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Network function virtualization unifies the data center

Network function virtualization is shaking up the networking status quo in large data center environments.

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Server and desktop virtualization, cloud computing and mobile device integration strain data center networks.

The traditional remedy was implementing a variety of expensive and proprietary network devices.

"The segmentation of network communications in these shared environments required separate network devices in order to assure connectivity, performance and security," said Jerry Irvine, CIO at Prescient Solutions, a cloud-based IT solutions provider.

Enter network function virtualization (NFV).

With NFV, data centers perform segmentation using virtual devices rather than dedicated hardware. This decreases purchasing, powering, cooling and racking requirements. In addition, network configurations are centralized in the virtual devices, reducing the need for management and troubleshooting resources, Irvine said.

Not surprisingly, almost every Internet service provider, network infrastructure device manufacturer and large software developer is on board in developing NFV.

Data center operators, too, stand to benefit from NFV. In theory, NFV should make the data center more agile, simplify device provisioning and cross-pollinate networking skills with operations skills, blurring the lines between networking and operations staff members.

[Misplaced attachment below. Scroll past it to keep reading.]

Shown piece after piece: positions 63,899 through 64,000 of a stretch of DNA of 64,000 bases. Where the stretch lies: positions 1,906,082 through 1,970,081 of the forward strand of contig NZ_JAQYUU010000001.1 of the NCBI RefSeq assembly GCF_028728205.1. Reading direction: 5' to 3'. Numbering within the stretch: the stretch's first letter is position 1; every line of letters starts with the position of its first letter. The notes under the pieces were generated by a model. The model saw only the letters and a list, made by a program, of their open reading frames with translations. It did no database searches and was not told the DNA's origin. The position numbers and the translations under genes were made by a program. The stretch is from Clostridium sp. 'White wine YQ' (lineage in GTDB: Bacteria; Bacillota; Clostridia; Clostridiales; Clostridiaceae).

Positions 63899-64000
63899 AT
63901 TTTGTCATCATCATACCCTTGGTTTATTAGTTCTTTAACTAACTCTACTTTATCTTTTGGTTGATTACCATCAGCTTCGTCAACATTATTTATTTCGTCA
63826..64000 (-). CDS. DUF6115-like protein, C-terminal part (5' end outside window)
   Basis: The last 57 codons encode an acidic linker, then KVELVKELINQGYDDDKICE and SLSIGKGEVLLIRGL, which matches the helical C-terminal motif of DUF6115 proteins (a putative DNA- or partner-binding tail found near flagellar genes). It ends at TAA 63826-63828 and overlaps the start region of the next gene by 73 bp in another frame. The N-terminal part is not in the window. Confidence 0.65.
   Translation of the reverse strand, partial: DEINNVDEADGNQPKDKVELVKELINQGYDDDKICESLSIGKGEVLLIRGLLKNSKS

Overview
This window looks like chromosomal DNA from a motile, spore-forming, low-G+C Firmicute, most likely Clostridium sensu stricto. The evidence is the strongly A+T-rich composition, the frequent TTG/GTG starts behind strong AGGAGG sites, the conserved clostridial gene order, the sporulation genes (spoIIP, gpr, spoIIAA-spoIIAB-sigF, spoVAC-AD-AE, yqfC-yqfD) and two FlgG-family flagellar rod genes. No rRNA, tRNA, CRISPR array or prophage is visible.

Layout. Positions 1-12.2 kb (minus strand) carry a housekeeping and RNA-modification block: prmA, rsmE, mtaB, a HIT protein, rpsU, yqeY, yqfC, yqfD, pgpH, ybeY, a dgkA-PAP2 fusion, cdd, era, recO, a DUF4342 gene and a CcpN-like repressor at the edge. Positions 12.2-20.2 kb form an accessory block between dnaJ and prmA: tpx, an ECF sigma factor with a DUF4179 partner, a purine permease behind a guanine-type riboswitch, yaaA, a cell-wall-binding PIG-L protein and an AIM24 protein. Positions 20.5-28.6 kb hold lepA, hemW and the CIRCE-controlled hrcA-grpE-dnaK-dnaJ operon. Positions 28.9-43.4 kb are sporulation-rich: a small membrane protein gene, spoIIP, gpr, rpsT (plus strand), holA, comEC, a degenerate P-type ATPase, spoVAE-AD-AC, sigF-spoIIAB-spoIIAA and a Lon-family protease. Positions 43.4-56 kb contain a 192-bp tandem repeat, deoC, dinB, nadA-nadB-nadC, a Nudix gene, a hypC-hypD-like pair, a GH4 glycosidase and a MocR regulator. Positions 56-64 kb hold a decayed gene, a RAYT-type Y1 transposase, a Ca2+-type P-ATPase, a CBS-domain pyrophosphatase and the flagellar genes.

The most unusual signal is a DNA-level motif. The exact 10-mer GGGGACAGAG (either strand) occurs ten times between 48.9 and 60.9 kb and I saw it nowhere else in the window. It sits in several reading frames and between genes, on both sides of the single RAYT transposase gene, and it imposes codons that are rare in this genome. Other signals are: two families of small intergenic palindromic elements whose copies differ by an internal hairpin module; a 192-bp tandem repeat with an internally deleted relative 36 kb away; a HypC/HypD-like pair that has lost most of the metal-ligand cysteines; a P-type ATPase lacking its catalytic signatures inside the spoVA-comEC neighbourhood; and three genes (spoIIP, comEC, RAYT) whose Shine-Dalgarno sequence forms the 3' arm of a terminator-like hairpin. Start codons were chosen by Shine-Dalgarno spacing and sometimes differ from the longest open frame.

"Network function virtualization is primarily about a change in the physical requirements and proprietary nature of traditional network equipment," said Tim McElligott, senior consulting analyst at Frost & Sullivan's Stratecast, a telecommunications consulting firm in Mountain View, Calif. "It makes the network more flexible, allowing the data center to dynamically relocate, reconfigure, and scale network functions and services in near real-time on commodity hardware."

NFV is part of a larger trend of moving IT functions out of dedicated hardware and into software. As Marc Andreesen, a venture capitalist and founder of Netscape says: "Software is eating the world."

Function, functions or service? All NFV

Networking specialists make fine-grained distinctions between network function virtualization, singular, and network functions virtualization, plural.

"Functionally, network function virtualization is about moving higher layer [L4 through 7] network functions [e.g., load balancing, firewalls] from their embedded state in network devices and putting them into software that the data center can deploy on commodity servers," said Peter Christy, networking research director at 451 Research in Boston.

Network functions virtualization is a specific form of NFV driven by carriers and mobile operators and standardized by ETSI, the European Telecommunications Standards Institute.

In the data center arena, some experts refer to NFV as network services virtualization (NSV), said Lee Doyle, principal analyst at Doyle Research in Chicago. Generally speaking, the industry recognizes NFV/NSV as a cloud service in the data center -- it virtualizes functions that run on commodity servers.

In a data center context, NFV/NSV virtualizes server load balancing, local area network optimization and security functions, among other things such as routing, Doyle said.

Proprietary systems, beware

Network function virtualization replaces proprietary hardware-based routers and other equipment with industry standard, centrally managed commodity servers, Stratecast's McElligott said.